Books were written and TV shows were aired about the excessive fees in 401(k) plans, but nothing changed until lawsuits were won. As reported by the 401(k) HelpCenter, the list of litigants is long and includes Insperity, Allergen, TIAA, JP Morgan, Wells Fargo, Oracle, T. Rowe Price, Aon Hewitt, Edward Jones …

When it comes to fees, a Best Interest Standard already exists thanks to lawsuits. Fiduciary interests are aligned with beneficiary best interests. So now fund companies are racing to the bottom on fees because fiduciaries fear lawsuits. Lawsuits are the stick that changed this unethical behavior. It's a shame that ethical behavior requires successful lawsuits, but that has been the history of such matters.

4. Be wary of gimmicks

Not surprisingly, opportunists have entered the TDF game, including:

  • custom funds
  • market timing
  • ESG funds.

Encouraged by the DOL's 2013 Tips, some vendors are selling custom target date funds as a means to match workforce demographics. These one-size-fits-all glide paths cannot match a diverse group of employees. The best "custom" fund matches the one demographic that all defaulted participants have in common, namely a lack of financial sophistication. In other words, safety first is the way to match the one demographic that can actually be matched.

Another gimmick is market timing, modifying the glide path in response to a vendor's crystal ball predictions. The implied promise is that these providers will get out of the way of the next 2008. Time will tell of course, but history suggests that this is a very tough call. A more reliable course of action is to use a glide path that always protects near the target date.

The most recent gimmick is ESG (Environmental, Social, Governance) Funds, intended to make the investor feel good. Since TDFs are chosen by fiduciaries rather than participants, the good feeling is targeted to fiduciaries.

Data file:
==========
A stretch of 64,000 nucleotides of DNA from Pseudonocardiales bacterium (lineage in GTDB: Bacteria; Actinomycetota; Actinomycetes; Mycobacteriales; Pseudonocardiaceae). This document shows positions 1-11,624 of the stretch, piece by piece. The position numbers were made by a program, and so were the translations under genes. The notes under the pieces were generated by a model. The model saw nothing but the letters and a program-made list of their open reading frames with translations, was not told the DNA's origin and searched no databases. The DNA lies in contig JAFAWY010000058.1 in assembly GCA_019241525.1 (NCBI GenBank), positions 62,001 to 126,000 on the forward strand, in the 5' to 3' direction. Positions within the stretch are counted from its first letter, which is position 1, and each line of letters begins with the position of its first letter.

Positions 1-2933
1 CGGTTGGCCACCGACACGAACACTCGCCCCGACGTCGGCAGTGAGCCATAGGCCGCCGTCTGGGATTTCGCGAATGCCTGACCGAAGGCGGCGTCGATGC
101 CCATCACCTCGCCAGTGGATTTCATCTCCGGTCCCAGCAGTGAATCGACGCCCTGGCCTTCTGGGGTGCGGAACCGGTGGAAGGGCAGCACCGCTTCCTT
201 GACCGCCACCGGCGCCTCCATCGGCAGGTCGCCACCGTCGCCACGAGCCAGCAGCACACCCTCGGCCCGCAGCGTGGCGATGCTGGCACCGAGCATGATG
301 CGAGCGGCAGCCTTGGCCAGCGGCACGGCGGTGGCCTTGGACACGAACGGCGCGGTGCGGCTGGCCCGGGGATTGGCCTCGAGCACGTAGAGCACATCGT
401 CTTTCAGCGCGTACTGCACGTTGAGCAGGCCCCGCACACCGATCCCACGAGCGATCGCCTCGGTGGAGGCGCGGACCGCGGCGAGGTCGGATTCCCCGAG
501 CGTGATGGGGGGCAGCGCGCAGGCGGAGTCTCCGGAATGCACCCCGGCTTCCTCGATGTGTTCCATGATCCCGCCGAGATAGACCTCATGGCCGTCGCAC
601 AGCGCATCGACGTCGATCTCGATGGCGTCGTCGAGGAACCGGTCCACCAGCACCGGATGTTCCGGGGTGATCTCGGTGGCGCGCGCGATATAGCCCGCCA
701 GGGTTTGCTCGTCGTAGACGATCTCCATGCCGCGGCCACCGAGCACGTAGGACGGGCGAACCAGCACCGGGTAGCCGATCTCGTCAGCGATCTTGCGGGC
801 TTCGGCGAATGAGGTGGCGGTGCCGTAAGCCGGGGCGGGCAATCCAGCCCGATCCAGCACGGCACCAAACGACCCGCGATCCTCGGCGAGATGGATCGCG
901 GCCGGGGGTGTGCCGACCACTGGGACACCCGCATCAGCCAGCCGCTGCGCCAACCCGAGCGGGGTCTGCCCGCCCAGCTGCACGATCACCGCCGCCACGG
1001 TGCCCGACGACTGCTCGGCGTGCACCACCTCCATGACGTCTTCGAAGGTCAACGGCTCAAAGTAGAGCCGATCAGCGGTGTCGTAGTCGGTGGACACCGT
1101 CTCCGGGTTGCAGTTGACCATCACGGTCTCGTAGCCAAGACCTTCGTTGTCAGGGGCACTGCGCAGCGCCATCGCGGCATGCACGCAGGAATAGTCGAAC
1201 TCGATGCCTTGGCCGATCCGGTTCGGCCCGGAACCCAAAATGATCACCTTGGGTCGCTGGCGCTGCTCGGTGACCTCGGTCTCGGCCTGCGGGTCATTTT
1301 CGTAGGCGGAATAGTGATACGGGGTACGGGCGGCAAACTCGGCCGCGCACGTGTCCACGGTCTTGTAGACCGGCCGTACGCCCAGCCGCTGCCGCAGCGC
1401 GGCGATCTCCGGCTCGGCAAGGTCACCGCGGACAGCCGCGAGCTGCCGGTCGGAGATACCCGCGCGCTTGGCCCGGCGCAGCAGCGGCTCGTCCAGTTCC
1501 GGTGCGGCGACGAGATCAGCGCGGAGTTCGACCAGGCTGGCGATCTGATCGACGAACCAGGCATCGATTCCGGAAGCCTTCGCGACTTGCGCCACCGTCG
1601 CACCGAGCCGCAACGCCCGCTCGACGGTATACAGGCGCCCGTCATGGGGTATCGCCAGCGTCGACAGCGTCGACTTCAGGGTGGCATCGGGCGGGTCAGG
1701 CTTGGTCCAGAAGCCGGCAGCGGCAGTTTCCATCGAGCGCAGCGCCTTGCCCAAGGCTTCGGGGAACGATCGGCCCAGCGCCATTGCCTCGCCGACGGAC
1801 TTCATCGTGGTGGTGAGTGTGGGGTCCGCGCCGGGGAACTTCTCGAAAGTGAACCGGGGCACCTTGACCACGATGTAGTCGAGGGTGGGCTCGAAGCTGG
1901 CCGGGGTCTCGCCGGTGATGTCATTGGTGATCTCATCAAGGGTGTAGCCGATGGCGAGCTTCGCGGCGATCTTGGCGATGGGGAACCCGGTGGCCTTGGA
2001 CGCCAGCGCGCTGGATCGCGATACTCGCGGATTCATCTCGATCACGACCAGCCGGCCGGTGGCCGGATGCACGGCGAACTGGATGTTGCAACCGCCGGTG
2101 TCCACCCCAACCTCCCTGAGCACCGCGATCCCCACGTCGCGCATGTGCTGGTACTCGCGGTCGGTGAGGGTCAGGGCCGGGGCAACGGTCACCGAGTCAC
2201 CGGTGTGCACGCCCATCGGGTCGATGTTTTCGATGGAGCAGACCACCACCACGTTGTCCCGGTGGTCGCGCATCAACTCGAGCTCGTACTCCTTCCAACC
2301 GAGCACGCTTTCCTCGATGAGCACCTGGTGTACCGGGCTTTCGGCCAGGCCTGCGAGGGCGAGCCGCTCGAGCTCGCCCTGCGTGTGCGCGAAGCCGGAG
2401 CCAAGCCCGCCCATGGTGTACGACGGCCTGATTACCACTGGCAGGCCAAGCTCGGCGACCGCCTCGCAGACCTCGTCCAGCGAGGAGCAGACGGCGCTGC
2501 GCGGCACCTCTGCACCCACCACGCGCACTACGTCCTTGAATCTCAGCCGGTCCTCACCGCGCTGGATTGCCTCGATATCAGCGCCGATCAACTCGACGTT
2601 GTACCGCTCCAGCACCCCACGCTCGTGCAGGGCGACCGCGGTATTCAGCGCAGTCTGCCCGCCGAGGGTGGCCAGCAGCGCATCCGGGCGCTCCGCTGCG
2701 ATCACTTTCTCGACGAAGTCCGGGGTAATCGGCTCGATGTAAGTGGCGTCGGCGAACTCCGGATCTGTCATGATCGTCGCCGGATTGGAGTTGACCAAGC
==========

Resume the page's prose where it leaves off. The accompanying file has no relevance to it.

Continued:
Under a Best Interest Standard, fiduciaries will focus on more important matters like selecting the best and controlling risk at the target date.

Bottom line

Target date funds should be bought, not sold. With $1.5 trillion in TDFs, the stakes are much higher today than they were in 2008 when TDFs were $150 billion, which is only 10% of the current assets.

Incentives modify behavior and come as carrots and sticks. Ethical decisions that protect employees are the carrots. Fiduciaries can feel proud for doing the right thing. Ethics did not motivate fiduciaries to seek low fees. Sticks, namely successful lawsuits, got the job done, and so it will be with the passage of the DOL Fiduciary Rule and its enforceable Best Interest mandate.

TDF beneficiaries need and deserve the Best Interest Standard. Hooray for the DOL Fiduciary Rules!

Disclosure: I/we have no positions in any stocks mentioned, and no plans to initiate any positions within the next 72 hours.

I wrote this article myself, and it expresses my own opinions. I am not receiving compensation for it. I have no business relationship with any company whose stock is mentioned in this article.